Monday, August 20, 2007

Lacrosse Drills - Variety is the spice of life

When you have played lacrosse for as long as I have (15 years) the same old routine gets boring so it is important for lacrosse coaches to have a large variety of lacrosse drills that they can run on the training track. The more varied each training session is the higher the intensity will be for the session. At the same time, its good to have structure too. I.E, start with ball handling / stick skills, move onto offensive drills then finish with defensive drills. This is just an example of a structure that you can keep but the drills in each focus area should vary from session to session.

Plan each session and don't just make it up as you go. This will lead to repeating the same old lacrosse drills each session. It will get monotonous and some players will switch off mentally.

Block each session into slots of 20 minutes so if you have a 2 hour session you have 6 slots. Decide the focus area of each of the slots and then select drills for those focus areas. Cary a watch during the session and stick to the times that you allocate each slot as this will keep the intensity high which is one of our main goals. Here is an example of a training session plan:

Start Time 12pm
Duration 1 hour 40 minutes

Slot 1 - 20 minutes - Warm up / Stick Skills
  • Players warm up
  • End to end line drill
  • 4 corner break out line drill
  • 4 corner v-cut line drill
Slot 2 - 20 minutes - Offensive
  • Fast break drill
  • Slow break drill
  • 4 attack vs 3 defense
Slot 3 - 20 minutes - Defensive
  • 1 on 1 dodging
  • 2 on 2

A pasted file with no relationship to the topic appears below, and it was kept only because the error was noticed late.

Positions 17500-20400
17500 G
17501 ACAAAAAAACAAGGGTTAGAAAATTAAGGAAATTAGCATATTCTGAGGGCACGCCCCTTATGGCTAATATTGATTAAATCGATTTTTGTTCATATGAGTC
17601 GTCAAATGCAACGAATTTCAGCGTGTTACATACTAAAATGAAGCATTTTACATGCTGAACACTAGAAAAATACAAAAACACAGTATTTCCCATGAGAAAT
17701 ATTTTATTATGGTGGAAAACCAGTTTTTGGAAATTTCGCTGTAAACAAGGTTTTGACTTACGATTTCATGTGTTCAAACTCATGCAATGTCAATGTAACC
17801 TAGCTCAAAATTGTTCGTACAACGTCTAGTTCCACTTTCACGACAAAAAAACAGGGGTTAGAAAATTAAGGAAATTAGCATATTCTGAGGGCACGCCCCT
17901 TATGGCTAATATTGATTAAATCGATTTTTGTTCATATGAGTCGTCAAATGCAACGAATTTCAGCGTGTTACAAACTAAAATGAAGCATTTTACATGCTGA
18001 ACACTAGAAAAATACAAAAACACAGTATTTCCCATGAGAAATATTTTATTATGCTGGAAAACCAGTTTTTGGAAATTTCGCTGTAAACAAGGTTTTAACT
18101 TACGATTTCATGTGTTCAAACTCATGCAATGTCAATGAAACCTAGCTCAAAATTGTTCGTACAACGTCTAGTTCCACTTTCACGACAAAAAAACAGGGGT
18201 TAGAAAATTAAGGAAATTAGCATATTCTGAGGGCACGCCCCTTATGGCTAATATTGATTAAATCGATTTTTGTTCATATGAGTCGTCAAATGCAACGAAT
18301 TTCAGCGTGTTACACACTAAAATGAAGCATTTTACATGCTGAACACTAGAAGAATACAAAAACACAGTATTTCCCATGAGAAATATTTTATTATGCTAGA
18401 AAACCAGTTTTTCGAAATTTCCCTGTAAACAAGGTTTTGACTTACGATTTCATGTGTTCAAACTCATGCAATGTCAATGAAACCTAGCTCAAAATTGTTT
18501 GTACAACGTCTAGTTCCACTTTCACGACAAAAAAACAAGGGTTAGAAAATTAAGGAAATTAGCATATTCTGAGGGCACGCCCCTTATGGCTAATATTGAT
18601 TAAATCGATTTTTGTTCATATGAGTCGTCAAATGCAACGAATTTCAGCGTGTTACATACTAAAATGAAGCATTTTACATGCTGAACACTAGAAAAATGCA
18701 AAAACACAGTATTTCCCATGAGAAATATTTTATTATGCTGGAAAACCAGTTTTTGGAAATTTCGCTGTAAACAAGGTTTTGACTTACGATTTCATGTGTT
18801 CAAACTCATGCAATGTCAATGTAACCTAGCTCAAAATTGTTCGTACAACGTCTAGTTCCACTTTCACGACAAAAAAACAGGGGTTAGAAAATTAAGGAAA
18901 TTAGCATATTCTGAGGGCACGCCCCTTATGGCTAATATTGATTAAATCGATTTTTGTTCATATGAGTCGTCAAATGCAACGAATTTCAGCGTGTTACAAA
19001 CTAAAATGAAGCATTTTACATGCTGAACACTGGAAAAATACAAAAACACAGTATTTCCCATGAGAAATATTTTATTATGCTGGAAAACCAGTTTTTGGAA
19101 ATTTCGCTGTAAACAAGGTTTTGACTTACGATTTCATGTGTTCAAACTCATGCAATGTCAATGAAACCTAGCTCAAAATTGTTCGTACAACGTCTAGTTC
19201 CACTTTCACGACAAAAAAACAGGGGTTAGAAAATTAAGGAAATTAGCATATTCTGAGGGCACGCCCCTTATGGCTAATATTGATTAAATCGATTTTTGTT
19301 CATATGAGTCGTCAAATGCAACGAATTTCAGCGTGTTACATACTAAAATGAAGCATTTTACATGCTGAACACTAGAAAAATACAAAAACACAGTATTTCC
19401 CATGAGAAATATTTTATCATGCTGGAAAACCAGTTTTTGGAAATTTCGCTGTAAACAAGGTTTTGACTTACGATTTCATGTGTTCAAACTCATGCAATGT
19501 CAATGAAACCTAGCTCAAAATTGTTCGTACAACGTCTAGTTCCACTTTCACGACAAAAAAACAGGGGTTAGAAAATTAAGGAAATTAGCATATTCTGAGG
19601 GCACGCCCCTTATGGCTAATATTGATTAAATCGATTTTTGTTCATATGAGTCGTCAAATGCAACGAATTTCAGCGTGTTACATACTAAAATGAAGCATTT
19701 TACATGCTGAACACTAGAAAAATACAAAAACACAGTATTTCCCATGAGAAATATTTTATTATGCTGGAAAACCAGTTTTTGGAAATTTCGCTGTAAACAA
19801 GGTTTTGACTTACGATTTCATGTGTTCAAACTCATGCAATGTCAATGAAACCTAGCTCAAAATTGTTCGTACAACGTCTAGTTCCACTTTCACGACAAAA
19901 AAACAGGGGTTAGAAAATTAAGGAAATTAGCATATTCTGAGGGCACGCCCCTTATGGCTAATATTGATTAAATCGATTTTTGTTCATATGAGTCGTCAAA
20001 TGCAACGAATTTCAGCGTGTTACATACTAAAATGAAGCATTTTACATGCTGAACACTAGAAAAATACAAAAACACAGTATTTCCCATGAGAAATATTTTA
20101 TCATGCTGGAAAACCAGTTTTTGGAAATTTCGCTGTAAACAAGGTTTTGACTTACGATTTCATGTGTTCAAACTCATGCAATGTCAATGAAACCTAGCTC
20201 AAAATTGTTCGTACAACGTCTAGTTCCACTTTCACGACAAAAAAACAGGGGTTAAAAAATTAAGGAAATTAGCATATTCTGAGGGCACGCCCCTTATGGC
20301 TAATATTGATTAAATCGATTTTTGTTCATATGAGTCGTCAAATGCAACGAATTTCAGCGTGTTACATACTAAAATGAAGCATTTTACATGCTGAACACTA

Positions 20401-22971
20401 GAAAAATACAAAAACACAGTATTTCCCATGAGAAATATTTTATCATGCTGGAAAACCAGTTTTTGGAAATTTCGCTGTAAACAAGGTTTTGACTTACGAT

• 3 on 3
Slot 4 - 20 minutes - Scenarios
  • 6 on 6 attack up by 1 goal with 3 minutes remaining (ball retention)
  • 6 on 6 attack down by 1 goal with 2 minutes remaining (need to score)
  • Man down in defense (6 on 5)
  • Man down in offense (5 on 6)
Slot 5 - 20 minutes - Full Field
  • Full field clearing (defensive unit focus)
  • Full field riding (offensive unit focus)
  • Face off with midfielders coming in.
This looks like quite a lot to cover in a single session but that is the idea. Keep the lacrosse drills short and sharp and the players will be motivated and focused. This structure is tried and tested at all levels of lacrosse from kids right up to college and the pro leagues.

Plan your sessions in advance and stick to the plans. Stick to a structure but vary the drills with the structure and each session will be enjoyable and beneficial for you and the players.

The drills above are just a few examples of lacrosse drills and more detail can be found in the many lacrosse coaching books and DVDs available at amazon. Here is my favorite with particularly good lacrosse drills: The Confident Coach's Guide to Teaching Lacrosse.